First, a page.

With the per capita income so low here, the nationwide unemployment situation is bearing down hard on us. Over 700,000 jobs have been lost across the country and something like 6.6 million people filed for unemployment last week, joining the 3.3 million that filed two weeks ago. While the oil companies are getting their taste of that 2.1 trillion dollar stimulus, the rest of us are having to wait our turn. The administration doesn’t really want to say anything about it, but it could be August before the checks go out.

Of course, Trump and family are getting their taste. Having put his half-wit son-in-law in charge of the response, Jared Kushner’s company somehow stands to make out like a bandit thanks to the freeze on federal mortgages. Kushner Companies have over $800 million in federally backed loans allowing them to control low- and medium-income homes across the country. Known slum lords, the Kushners – father and son – could deal with people not paying their rent during this time by sliding the bill to the federal government and taxpayers.

But that’s not just the expected grift of the Trumps, but the blindness of the wealthy in general. One thing “social distancing” and everyone showing what they’re keeping themselves busy on social media, we’re seeing a lot of the upper crust’s complete inability to function without servants. It’d be funny if it weren’t so obnoxious. They’re making the case way better than Bernie Sanders could for a wealth tax if not a shot from the French razor.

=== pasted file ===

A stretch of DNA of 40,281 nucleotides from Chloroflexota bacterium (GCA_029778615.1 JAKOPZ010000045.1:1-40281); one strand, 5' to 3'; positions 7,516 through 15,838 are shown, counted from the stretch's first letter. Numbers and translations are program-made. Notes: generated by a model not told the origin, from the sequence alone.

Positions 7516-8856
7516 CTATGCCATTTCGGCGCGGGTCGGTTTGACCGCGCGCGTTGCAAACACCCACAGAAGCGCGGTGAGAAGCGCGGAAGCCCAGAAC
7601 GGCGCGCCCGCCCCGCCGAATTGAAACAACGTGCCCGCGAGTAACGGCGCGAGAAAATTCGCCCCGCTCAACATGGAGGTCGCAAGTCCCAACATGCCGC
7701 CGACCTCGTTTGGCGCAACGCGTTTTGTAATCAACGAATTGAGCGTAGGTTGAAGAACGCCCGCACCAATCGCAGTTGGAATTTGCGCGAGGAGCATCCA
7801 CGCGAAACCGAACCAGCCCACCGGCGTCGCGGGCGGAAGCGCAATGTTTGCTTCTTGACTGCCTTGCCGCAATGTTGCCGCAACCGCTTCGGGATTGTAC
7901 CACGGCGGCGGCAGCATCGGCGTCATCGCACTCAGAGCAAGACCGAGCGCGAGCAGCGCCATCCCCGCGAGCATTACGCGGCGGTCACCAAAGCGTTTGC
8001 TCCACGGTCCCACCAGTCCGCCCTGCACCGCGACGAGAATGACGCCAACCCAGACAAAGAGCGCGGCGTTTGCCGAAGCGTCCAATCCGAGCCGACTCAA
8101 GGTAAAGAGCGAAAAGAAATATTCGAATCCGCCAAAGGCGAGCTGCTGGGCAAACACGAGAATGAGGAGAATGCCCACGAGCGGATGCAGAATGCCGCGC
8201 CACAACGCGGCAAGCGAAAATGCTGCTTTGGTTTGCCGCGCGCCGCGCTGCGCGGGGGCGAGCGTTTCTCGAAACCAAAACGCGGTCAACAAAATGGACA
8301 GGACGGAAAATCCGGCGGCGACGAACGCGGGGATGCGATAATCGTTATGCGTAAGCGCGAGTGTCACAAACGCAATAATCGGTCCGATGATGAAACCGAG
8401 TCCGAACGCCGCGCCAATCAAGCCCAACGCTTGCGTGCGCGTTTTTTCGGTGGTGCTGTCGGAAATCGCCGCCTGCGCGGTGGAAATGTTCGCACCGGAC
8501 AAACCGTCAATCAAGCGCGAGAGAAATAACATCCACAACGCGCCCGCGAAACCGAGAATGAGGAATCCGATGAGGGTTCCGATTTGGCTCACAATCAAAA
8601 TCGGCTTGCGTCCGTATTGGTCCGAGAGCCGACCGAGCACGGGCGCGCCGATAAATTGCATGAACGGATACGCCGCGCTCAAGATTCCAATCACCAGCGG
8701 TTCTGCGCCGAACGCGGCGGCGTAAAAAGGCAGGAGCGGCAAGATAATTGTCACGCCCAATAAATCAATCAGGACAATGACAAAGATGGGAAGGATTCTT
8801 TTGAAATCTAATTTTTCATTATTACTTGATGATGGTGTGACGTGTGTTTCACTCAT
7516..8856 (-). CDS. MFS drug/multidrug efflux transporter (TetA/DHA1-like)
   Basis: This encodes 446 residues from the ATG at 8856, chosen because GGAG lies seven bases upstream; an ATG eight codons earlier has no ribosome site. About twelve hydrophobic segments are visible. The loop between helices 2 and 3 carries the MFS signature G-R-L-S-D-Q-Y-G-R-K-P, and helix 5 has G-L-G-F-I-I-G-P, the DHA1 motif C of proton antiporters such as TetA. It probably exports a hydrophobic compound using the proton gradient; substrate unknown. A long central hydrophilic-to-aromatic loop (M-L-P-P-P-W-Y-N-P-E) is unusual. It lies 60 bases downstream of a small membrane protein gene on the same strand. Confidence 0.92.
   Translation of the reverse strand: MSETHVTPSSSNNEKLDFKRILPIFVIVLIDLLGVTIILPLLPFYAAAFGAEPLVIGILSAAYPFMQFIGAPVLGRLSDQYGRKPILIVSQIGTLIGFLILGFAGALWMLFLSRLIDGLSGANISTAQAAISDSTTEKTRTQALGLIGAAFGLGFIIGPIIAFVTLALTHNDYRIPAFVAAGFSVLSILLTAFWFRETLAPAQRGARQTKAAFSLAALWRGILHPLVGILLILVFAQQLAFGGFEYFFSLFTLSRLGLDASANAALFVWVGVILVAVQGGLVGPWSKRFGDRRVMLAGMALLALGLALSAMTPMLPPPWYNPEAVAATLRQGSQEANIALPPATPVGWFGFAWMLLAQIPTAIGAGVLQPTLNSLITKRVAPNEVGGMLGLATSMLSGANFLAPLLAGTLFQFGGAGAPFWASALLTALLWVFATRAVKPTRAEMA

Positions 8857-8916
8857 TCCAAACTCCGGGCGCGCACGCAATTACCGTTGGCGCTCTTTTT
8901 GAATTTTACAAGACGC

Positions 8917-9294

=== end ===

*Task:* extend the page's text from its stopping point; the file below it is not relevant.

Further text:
While here in Mississippi, people who have to feed their kids and keep their lights on are having trouble navigating the filing for unemployment. Thanks to 31,000 people having filed for unemployment, the Mississippi Department of Employment Security finds itself overwhelmed despite more staff and longer hours. Even if someone is able to nail down unemployment, they’re looking at $235 from the state and $600 from the federal stimulus package.

My own cousin, a journeyman electrician, is experiencing headaches filing for employment, and his uncle’s business is having to shut down because of the statewide shut-down of the largest employers. The problem, as he sees it, if people are getting $800 from the government, why should they go back to work. Of course, no one considers the reality of that stimulus having a rather short shelf life, but maybe doing something about paying better wages would better induce people to work themselves to death.

Just a thought.